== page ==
I am trying to set up some post_save receivers similar to the following:

@receiver(post_save, sender=Game, dispatch_uid='game_updated')
def game_updated(sender, **kwargs):


    MyPick.objects.filter(week=game.week, team=game.home_team).update(result=home_result)
    MyPick.objects.filter(week=game.week, team=game.away_team).update(result=away_result)

@receiver(post_save, sender=MyPick, dispatch_uid='user_pick_updated')
def update_standings(sender, **kwargs):
    '''DO STUFF'''

The first receiver is getting called correctly after an update on the Game object, however the calls to update on the MyPick object are not causing the second receiver to be called. Does the post_save signal not work on update or am I missing something else here?

2 Answers 2


update() is converted directly to an SQL statement; it doesn't call save() on the model instances, and so the pre_save and post_save signals aren't emitted. If you want your signal receivers to be called, you should loop over the queryset, and for each model instance, make your changes and call save() yourself.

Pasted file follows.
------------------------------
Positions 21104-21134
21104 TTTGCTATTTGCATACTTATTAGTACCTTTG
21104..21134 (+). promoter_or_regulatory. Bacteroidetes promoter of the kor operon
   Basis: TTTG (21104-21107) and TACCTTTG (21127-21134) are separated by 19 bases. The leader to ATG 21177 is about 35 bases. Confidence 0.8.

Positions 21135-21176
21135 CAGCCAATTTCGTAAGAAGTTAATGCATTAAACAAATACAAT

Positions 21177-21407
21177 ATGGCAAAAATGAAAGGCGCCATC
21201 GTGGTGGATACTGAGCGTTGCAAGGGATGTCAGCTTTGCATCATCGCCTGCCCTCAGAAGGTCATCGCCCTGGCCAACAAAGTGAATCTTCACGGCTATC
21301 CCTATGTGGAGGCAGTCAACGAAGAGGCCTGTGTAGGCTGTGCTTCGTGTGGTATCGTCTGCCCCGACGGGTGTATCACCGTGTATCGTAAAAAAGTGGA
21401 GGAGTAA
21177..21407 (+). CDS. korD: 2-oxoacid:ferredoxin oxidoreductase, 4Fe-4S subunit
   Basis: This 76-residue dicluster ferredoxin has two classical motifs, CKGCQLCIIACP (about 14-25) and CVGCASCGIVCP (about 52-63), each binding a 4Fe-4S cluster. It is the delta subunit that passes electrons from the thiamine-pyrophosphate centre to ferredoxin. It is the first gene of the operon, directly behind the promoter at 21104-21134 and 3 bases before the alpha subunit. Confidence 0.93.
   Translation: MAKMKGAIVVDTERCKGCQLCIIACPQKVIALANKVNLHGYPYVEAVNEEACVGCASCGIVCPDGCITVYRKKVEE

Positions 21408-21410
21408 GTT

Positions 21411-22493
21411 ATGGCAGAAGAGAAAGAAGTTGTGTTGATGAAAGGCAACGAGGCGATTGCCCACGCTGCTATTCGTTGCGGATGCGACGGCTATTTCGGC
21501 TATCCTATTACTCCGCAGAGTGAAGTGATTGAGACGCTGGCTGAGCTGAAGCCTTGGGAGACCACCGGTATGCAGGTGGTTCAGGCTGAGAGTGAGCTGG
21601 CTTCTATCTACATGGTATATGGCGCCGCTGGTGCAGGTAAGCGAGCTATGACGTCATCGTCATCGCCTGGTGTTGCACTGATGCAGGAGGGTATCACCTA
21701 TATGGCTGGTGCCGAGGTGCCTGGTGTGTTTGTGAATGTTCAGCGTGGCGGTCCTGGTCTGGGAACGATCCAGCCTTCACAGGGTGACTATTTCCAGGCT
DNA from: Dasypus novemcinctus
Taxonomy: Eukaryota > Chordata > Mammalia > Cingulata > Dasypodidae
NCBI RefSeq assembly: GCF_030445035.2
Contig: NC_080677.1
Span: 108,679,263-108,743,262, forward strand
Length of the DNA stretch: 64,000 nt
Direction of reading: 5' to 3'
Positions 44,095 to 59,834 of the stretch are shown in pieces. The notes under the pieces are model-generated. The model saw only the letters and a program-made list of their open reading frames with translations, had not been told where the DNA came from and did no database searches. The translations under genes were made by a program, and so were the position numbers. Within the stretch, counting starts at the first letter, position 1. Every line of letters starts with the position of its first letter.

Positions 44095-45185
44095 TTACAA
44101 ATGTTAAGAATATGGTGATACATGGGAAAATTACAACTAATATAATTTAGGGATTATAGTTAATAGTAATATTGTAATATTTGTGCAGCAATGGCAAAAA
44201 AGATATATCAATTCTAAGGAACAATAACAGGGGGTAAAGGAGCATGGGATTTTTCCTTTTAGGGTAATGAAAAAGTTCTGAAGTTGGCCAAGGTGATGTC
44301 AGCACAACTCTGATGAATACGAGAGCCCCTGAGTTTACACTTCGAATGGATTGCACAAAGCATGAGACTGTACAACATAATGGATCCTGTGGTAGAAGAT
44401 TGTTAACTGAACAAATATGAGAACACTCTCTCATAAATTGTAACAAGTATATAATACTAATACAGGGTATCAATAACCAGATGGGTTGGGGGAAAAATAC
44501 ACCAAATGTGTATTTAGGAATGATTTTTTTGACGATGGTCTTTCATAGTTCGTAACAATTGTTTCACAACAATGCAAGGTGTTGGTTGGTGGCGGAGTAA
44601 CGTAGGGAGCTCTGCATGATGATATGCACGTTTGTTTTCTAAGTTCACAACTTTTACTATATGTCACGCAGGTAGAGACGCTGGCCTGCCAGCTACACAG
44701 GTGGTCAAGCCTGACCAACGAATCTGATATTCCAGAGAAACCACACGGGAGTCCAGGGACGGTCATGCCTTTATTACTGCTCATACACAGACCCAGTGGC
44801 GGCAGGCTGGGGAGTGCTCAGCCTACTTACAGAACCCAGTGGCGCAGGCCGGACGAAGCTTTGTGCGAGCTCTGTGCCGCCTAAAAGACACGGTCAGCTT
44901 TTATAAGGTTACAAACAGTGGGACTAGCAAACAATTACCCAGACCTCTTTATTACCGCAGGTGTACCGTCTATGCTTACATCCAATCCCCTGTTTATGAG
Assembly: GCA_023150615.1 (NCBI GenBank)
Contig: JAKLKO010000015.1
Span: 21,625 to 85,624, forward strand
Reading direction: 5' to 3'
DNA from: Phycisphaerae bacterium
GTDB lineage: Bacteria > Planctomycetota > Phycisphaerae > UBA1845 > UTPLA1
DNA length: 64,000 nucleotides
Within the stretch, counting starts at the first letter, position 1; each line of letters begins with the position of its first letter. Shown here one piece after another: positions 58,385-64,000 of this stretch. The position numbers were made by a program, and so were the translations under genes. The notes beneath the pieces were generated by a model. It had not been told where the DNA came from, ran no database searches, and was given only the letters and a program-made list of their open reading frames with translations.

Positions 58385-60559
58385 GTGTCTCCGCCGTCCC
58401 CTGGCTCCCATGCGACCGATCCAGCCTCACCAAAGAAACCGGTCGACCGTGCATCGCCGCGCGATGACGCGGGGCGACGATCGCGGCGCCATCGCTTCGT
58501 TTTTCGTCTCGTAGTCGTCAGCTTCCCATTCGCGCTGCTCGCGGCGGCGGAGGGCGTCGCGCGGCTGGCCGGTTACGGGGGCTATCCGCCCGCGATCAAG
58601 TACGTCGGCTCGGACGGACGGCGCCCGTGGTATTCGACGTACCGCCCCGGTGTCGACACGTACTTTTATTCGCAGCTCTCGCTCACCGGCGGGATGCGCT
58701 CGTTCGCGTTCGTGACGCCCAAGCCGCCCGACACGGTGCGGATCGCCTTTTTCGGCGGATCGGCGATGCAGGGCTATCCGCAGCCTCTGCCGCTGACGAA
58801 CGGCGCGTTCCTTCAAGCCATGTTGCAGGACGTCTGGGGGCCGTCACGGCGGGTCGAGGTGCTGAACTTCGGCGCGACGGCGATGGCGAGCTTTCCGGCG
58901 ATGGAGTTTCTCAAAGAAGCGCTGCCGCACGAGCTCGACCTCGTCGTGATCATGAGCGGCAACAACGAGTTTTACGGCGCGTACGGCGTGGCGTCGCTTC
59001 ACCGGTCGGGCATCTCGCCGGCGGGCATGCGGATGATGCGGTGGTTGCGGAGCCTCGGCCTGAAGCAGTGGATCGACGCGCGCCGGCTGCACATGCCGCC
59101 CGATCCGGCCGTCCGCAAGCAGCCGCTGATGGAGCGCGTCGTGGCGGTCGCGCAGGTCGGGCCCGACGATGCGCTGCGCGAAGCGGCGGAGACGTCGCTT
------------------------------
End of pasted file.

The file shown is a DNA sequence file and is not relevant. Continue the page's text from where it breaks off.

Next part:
Just one more thing to @Ismali Badawi's answer.

This calls post_save

user = User.objects.get(id=1) 

This does not call post_save


In the code,

from django.db.models.signals import post_save

@receiver(post_save, sender=User)
def do_something_when_user_updated(sender, instance, created, **kwargs):
    if not created:
        # User object updated
        user_obj = instance
  • Why it is not if created: instead? Dec 14, 2022 at 19:16
  • @EliasPrado Because the function wants to do something when the user object is updated, not when the object is created. Mar 2, 2023 at 8:35

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